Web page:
School Superintendent Tony Watlington at his introductory press conference in April 2022

It’s been a month since the transition team selected by new Philadelphia School Superintendent Tony Watlington presented its 29-page report to the Philadelphia Board of Education.

In the report, Watlington and his consultants repeatedly cited the need for more transparency and public engagement. Yet the parents, educators and community members who have testified over the years at every board meeting — advocating for safe and healthy schools, restoring school librarians, less standardized testing, and ending the disruptive practice of leveling — were conspicuous in their absence.

Only six teachers and six parents were selected to serve on the 104-member team, with no parents on the Community Engagement Committee and no teachers on the Well-Rounded School Experiences Committee. The administration did appoint 20 of its own central staff and regional administrators to the team.

Ultimately, it is the board and the administration who will decide which of the team’s recommendations will make it into the final 5-year strategic plan.

No surprise, then, that the administration released a report that leaves out the specific requests made at board meetings and in the district’s listening sessions: smaller class size; restoration of school librarians in every school; more counselors, support staff and classroom aides; improved services for students with special needs; art and music for every elementary student; and an accelerated effort towards healthy, non-toxic schools free of lead and asbestos.

Many who participated in the district’s listening sessions told the superintendent and his consultants they wanted no more closing of neighborhood schools, yet the report recommends ways to “consolidate or co-locate small schools.” One APPS member, a parent who has testified for years about the lack of integration in her neighborhood’s schools, was dismayed that the Anti-Racist Committee made no recommendation for addressing inequitable enrollment patterns.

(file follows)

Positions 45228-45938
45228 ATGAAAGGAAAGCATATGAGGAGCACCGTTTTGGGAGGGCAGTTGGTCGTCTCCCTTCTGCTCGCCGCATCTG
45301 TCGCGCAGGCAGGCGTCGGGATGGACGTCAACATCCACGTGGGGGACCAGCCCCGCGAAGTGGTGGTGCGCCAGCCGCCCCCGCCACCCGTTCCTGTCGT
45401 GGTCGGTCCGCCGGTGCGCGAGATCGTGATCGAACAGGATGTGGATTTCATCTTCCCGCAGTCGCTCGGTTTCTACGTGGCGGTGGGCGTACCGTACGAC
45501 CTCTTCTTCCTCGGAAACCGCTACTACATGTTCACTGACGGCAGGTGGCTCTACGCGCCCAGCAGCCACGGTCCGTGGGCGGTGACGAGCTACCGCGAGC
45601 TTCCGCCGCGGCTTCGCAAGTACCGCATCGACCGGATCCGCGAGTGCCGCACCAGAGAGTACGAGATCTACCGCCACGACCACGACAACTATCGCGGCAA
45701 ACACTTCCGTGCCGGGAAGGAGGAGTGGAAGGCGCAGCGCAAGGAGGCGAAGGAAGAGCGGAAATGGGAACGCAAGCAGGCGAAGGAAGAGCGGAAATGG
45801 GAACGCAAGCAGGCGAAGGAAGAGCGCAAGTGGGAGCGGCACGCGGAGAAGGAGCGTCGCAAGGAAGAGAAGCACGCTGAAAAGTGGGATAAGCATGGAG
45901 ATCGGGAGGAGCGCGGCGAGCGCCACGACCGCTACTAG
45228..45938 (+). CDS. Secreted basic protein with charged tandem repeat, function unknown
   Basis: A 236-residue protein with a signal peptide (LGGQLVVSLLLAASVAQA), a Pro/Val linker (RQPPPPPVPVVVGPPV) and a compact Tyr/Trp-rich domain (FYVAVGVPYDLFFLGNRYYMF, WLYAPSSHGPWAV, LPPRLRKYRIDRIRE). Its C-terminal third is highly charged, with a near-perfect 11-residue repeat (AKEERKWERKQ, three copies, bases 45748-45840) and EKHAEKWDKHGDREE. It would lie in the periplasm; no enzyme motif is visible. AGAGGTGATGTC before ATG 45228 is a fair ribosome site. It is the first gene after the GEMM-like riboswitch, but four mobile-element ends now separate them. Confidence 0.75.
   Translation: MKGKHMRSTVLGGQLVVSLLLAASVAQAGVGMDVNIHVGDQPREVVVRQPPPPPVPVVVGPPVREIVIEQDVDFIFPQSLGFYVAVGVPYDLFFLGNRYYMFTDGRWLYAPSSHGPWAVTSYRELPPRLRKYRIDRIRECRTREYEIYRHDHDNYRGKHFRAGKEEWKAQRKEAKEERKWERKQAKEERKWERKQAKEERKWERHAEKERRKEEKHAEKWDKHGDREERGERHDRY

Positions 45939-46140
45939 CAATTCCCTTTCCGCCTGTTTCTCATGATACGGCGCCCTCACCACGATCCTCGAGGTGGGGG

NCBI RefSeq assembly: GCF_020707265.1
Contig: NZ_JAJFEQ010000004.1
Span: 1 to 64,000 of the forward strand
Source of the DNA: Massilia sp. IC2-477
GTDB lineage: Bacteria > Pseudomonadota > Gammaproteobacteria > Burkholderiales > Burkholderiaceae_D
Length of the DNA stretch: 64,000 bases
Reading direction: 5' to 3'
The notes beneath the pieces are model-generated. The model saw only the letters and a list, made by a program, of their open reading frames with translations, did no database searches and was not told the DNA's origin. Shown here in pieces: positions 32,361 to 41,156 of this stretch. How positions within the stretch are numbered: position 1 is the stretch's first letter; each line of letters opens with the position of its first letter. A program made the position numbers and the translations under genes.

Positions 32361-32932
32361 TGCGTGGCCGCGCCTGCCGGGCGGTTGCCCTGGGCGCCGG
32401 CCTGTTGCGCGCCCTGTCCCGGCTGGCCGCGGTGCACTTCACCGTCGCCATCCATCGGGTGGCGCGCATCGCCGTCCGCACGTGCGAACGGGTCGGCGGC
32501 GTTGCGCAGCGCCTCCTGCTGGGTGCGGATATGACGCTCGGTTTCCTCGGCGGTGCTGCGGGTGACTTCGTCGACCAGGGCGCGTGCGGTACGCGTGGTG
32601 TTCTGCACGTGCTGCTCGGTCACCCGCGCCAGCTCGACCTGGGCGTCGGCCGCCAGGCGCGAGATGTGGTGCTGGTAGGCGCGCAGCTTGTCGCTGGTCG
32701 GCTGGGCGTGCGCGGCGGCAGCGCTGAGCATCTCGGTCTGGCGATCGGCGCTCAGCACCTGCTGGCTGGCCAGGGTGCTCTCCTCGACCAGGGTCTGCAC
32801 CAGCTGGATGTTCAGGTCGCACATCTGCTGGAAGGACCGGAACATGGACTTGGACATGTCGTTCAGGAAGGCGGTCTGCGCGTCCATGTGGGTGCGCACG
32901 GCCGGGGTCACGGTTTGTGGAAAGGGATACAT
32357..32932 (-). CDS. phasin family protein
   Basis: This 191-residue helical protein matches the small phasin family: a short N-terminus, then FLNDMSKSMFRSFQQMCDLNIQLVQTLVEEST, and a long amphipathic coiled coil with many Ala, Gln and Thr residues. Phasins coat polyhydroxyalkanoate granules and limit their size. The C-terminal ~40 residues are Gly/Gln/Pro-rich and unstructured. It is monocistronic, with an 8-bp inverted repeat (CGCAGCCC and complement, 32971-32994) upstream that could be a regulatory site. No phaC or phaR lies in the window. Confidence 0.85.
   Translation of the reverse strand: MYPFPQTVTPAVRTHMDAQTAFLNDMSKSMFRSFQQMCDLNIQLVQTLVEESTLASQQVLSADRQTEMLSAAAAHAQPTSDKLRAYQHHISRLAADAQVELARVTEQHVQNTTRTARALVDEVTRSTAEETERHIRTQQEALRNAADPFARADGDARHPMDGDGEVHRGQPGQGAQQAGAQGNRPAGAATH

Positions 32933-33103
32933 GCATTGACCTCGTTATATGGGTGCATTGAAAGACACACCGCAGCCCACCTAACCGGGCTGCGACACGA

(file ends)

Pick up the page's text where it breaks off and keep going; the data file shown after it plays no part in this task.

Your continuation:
So who is the district’s leadership actually listening to?

In recent years, the board has imposed several speaker suppression policies, capping the number of speakers and cutting speaking time by a third. The illusion of public engagement, like appointing temporary committees who issue non-binding recommendations, is not a substitute for the real thing. Governance by invitation represents the antithesis of the democratic process.

A telling moment came at the October meeting, just after the transition team completed its presentation and board members had given their speeches extolling its efforts. Board President Joyce Wilkerson, without explanation, called for a recess. When the board returned about 10 minutes later, most of the transition team had left the auditorium — before the public speakers were called up.

In other words, the transition team responded to questions from the board members, but were gone before members of the public could ask theirs.

Did the board really need to spend $450,000 on consultants to select a special team with five sub-committees in order to issue a glossy, multi-colored, multi-page report? Or could they simply listen to those who come month after month to speak to them directly about their concerns? None of the APPS members who have attended district governance meetings for years and written on local education issues were invited to serve on any committee.

Recent remarks by district leadership raise questions about whether the report they commissioned will bring real change. Watlington came in with a promise of making the district “the fastest improving” in the country — presumably to be measured with even more testing and test prep. More test prep means fewer opportunities for creative learning and engaging electives.

Watlington specifically told the board to keep focusing on “Goals and Guardrails,” their data-driven analysis of the district’s schools, which takes up two hours of every monthly board meeting. Wilkerson declared, “If we’re going to do better for our children, adults are going to have to change the way we do business.” But plans to close schools, impose more leveling, judge students and teachers by standardized test scores, and focus on data-driven curricula all promise business as usual.

After the listening sessions, the transition team report, the sub-committees’ short- and long-term recommendations and the 5-year plan, we will know what the district intends to do the same way we always do: when the board passes its next budget.

Lisa Haver is a retired Philadelphia teacher. She is co-founder and coordinator of the Alliance for Philadelphia Public Schools, a grassroots advocacy organization.